All state burn permits — both large and small scale — will be suspended May 1, to conserve state resources for combating the coronavirus pandemic.
The Alaska Division of Forestry announced in a Tuesday press release that the suspension is “in anticipation of the impacts of COVID-19 on Alaska’s wildland firefighting resources this summer.”
Last summer, the state battled several large wildfires, including the Swan Lake Fire, which started after a series of lightning strikes ignited a portion of old spruce forest in the Kenai National Wildlife Refuge.
The suspension will help firefighting agencies mitigate “some of the significant challenges they’re likely to face this summer,” the release said. This includes an anticipated lack of firefighting resources available from the Lower 48 as a result of COVID-19 travel restrictions and quarantine requirements.
“Given the potential effects of COVID-19 on the upcoming fire season, Alaska’s wildland fire suppression agencies need the public’s help more than ever to keep firefighters and communities safe,” the release said. “Alaskans must do everything possible to prevent wildland fires, limit the spread of COVID-19, and protect firefighters and the public.”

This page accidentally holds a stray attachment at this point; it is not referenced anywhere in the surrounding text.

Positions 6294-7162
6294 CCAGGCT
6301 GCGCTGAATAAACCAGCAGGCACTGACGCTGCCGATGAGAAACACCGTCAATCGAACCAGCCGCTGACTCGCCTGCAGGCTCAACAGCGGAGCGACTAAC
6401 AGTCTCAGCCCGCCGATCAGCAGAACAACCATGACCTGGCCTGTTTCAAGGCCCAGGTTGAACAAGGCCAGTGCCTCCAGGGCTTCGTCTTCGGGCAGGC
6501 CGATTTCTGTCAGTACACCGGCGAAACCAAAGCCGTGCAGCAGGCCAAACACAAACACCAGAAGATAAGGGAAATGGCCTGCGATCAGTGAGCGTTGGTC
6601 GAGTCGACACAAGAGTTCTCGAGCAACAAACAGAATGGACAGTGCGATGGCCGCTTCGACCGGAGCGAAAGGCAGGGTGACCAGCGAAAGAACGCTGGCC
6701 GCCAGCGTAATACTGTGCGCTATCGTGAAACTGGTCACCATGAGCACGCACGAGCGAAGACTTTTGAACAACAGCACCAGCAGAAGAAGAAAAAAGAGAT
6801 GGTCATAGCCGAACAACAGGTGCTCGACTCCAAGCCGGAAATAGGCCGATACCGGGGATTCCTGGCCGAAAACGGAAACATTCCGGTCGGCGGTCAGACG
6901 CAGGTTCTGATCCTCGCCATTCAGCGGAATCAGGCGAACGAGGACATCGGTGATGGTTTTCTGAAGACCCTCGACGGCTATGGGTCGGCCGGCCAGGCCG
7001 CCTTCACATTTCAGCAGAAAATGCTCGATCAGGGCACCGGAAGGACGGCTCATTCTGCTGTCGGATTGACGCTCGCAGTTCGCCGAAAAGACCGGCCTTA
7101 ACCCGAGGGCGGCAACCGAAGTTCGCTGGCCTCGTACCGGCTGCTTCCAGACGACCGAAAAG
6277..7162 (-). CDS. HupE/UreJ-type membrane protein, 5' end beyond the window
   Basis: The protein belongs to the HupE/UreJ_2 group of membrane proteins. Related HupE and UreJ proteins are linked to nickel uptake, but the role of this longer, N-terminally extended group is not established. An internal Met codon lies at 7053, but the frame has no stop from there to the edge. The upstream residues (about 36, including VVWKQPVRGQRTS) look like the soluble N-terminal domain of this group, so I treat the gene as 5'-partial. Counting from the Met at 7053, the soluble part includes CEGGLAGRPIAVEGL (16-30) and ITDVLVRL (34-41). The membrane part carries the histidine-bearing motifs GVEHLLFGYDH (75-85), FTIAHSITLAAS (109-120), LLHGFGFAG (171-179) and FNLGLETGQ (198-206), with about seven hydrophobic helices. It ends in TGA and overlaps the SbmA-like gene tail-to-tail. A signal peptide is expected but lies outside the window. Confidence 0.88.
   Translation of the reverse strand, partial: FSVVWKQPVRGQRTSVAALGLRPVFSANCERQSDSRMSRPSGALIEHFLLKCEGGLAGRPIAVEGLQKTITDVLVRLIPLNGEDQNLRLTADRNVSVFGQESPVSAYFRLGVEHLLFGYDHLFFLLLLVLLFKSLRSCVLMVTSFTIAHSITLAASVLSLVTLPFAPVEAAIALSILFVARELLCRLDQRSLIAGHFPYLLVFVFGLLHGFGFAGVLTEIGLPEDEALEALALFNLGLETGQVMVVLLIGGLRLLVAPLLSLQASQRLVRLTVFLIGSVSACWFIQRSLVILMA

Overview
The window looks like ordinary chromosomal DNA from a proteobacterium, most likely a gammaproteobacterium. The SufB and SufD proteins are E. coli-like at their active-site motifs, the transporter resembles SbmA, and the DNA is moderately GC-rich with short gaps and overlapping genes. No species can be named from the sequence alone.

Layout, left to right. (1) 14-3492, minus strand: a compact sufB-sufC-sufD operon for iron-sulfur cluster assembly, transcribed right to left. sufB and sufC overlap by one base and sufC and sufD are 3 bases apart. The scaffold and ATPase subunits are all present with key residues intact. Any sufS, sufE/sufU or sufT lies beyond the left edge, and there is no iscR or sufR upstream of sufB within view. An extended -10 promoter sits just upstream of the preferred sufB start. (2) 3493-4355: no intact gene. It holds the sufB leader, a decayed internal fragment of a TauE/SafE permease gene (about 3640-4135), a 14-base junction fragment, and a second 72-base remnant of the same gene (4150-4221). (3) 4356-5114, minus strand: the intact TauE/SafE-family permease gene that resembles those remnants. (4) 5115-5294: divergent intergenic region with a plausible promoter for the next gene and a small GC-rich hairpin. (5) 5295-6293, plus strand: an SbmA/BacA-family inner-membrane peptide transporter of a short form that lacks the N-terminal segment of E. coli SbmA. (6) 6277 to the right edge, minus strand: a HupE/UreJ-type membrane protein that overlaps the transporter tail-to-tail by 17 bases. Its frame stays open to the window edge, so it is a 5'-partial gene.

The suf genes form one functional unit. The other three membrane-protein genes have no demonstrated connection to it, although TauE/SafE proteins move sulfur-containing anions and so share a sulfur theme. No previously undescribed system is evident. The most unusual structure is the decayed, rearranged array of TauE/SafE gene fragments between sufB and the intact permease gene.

The use of burn barrels, the burning of debris piles and any other outdoor burning activity authorized under previously issued permits will be prohibited on all state, private and municipal lands throughout Alaska as of May 1.
Fires for cooking, warming or signaling that are less than 3 feet in diameter with flame lengths no more than 2-feet high are allowed. Commercially manufactured outdoor cooking and heating devices with built-in open flame safety devices are also not included in the suspension.
People or businesses violating the burn permit suspension may be issued a citation.